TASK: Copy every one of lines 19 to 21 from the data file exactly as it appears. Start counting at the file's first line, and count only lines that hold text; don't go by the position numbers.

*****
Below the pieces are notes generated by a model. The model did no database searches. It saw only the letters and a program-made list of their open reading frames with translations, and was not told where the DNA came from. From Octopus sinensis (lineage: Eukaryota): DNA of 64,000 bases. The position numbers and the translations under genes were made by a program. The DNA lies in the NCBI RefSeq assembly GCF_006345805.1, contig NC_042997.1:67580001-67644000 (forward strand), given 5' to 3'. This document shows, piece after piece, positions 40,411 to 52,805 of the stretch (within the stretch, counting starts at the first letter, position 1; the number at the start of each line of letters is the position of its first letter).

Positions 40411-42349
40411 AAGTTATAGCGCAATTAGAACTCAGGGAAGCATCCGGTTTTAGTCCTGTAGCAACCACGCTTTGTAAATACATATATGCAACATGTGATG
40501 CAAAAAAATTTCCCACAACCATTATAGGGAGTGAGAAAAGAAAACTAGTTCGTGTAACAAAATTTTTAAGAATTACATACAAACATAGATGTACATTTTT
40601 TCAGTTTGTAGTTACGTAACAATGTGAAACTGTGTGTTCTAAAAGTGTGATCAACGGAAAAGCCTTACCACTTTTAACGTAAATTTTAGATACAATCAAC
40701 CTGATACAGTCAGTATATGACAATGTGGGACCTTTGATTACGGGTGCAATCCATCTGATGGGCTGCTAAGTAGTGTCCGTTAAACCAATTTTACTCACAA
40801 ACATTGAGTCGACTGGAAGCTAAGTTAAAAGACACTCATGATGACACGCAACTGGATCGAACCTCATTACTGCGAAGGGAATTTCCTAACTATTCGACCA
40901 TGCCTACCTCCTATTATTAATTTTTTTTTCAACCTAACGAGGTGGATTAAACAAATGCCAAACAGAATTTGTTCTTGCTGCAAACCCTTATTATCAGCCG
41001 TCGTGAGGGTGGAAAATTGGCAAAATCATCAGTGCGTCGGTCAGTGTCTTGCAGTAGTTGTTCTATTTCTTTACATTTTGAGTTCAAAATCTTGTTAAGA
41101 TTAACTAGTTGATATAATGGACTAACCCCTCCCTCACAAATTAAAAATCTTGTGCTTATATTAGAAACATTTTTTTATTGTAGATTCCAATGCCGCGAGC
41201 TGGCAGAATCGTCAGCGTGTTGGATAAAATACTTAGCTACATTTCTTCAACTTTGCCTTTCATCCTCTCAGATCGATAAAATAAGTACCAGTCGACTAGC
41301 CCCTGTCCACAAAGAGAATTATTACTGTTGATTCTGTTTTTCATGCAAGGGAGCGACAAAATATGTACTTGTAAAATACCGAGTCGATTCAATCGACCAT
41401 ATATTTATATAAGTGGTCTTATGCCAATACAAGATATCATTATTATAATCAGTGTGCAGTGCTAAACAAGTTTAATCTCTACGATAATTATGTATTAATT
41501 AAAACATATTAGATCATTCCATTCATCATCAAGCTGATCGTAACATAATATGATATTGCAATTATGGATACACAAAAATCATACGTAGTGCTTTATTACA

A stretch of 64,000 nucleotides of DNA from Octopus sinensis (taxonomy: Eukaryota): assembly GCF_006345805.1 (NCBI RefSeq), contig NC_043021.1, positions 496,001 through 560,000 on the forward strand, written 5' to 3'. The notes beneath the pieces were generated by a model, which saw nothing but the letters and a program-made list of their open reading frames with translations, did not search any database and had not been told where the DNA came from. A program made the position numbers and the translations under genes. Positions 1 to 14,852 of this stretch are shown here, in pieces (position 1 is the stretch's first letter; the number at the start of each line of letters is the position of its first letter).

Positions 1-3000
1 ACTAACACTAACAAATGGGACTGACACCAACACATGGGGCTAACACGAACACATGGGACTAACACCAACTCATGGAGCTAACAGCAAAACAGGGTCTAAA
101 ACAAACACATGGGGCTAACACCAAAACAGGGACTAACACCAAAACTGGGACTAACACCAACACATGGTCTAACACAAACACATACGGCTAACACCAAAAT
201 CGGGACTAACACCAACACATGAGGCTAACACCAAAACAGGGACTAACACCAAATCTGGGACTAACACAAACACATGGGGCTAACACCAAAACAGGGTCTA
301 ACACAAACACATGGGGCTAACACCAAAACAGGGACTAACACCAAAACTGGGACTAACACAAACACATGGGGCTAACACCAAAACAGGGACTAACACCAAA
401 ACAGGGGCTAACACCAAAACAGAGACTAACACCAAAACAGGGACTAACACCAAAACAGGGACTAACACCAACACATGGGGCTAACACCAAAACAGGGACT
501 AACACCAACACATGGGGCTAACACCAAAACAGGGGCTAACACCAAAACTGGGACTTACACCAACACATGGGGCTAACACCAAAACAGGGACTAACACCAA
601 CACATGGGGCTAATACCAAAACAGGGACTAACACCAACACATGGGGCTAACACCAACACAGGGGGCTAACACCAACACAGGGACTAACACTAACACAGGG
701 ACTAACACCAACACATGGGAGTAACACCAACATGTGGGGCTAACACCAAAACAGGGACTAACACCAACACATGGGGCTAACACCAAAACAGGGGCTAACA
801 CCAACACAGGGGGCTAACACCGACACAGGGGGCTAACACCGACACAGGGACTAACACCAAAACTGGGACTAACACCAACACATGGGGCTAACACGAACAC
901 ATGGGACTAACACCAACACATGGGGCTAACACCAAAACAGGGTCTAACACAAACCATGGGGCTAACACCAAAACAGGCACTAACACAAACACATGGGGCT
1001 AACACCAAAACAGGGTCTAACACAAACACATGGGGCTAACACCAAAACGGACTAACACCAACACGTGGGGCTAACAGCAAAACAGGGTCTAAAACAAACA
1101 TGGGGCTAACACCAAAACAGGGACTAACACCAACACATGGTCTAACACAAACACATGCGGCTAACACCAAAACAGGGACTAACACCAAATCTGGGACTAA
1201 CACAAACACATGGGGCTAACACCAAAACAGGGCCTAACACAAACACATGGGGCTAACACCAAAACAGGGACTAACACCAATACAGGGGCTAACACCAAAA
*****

201 CGGGACTAACACCAACACATGAGGCTAACACCAAAACAGGGACTAACACCAAATCTGGGACTAACACAAACACATGGGGCTAACACCAAAACAGGGTCTA
301 ACACAAACACATGGGGCTAACACCAAAACAGGGACTAACACCAAAACTGGGACTAACACAAACACATGGGGCTAACACCAAAACAGGGACTAACACCAAA
401 ACAGGGGCTAACACCAAAACAGAGACTAACACCAAAACAGGGACTAACACCAAAACAGGGACTAACACCAACACATGGGGCTAACACCAAAACAGGGACT